• As your child if they think any of their friends or classmates exhibit warning signs. Talk to them about how to seek help for their friend or classmate. Guide them on how to respond when they see or hear any of the warning signs.
  • Listen to your child’s comments without judgement. Doing so requires that you fully concentrate, understand, respond, and then remember what is being said. Put your own agenda aside.
  • Get help from a school-employed or community-based mental health professional if you are concerned for your child’s safety or the safety of one of their peers.

13 Reasons Why Talking Points (adapted from

  • You may have similar experiences and thoughts as some of the characters in the series. People often identify with characters they see on TV or in movies. However, it is important to remember that there are healthy ways to cope with the topics covered in 13 Reasons Why and acting on suicidal thoughts is not one of them.
  • If you have watched the show and feel like you need support or someone to talk to, reach out. Talk with a friend, family member, a counselor, or a therapist. There is always someone who will listen.
  • Suicide is not a common response to life’s challenges or adversity. The vast majority of people who experience bullying, the death of a friend, or any other adversity described in the series do not die by suicide. In fact, most reach out, talk to others and seek help or find productive ways of coping. They go on to lead healthy, normal lives.
  • Suicide is never a heroic or romantic act. Hannah’s suicide (although fictional) is a cautionary tale, not meant to appear heroic and is more appropriately viewed as a tragedy.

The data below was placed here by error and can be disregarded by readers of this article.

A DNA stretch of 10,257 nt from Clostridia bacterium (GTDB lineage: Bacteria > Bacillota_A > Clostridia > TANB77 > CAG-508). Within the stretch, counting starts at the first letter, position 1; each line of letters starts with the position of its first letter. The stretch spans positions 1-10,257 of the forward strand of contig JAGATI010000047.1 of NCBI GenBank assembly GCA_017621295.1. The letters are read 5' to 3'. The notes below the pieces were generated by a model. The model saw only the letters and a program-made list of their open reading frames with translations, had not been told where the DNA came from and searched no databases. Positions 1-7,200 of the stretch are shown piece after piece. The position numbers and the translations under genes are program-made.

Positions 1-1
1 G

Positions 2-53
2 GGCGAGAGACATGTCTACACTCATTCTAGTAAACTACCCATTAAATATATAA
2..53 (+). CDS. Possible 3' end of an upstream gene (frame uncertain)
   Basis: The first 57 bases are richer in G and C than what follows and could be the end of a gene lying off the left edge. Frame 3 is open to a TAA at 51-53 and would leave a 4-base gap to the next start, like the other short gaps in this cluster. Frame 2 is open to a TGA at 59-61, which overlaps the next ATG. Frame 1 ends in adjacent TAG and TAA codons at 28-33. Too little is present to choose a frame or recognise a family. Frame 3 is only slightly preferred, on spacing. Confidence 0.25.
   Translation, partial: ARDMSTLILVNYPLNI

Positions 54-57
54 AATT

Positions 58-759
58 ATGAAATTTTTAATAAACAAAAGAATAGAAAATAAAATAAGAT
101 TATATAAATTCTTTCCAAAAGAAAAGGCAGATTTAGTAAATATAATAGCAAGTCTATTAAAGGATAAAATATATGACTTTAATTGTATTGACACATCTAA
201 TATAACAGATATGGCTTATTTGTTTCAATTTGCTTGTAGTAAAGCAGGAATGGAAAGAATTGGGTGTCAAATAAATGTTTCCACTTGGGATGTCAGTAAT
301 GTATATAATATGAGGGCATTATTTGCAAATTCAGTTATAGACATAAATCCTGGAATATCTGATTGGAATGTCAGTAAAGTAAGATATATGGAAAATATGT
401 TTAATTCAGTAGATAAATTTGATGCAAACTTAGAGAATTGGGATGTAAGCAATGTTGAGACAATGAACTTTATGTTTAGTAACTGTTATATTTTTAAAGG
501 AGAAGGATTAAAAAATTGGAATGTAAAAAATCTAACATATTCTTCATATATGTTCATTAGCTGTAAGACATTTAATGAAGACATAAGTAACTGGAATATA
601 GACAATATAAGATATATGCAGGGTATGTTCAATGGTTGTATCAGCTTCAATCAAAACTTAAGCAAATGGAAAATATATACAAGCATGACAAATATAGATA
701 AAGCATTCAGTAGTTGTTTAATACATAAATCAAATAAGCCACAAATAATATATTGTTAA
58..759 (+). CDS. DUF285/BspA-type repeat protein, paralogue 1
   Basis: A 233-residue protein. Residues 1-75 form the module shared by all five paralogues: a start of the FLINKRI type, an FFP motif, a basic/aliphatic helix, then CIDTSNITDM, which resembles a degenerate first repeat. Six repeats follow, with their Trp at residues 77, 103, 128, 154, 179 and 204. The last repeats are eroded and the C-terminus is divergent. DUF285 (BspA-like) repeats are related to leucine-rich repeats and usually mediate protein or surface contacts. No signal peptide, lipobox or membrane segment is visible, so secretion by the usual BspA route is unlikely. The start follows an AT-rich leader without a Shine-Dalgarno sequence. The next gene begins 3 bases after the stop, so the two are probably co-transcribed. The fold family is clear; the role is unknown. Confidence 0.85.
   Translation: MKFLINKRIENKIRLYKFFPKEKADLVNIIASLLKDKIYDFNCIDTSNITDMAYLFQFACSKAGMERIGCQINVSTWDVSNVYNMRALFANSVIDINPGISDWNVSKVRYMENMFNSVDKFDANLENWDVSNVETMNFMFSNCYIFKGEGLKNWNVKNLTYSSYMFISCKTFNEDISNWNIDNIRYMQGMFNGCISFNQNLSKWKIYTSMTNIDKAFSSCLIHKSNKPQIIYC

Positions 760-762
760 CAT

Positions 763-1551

• It is important to know that, in spite of the portrayal of a serious treatment failure in the series, there are many treatment options for life challenges, distress, and mental illness. Treatment works.
  • How the school counselor in 13 Reasons Why responds to Hannah’s thoughts of suicide is not appropriate and not typical of most counselors. If your experience with a school counselor is unhelpful, seek other sources of support such as a crisis line.
  • When you die you do not get to make a movie or talk to people any more. Leaving message from beyond the grave is a dramatization produced in Hollywood and is not possible in real life.
  • Memorializing someone who died by suicide is not a recommended practice. Decorating someone’s locker who died by suicide and/or taking selfies in front of such a memorial is not appropriate and does not honor the life of the person who died by suicide.
  • Hannah’s tapes blame others for her suicide. Suicide is never the fault of survivors of suicide loss. There are resources and support groups for suicide loss survivors.

Grief counseling Resources

Grief Words that Help Hurt




Dead and grief
Helping your child deal with death
Getting help for intense grief

The Dog Isn’t Sleeping: How to Talk to Children About Death NPR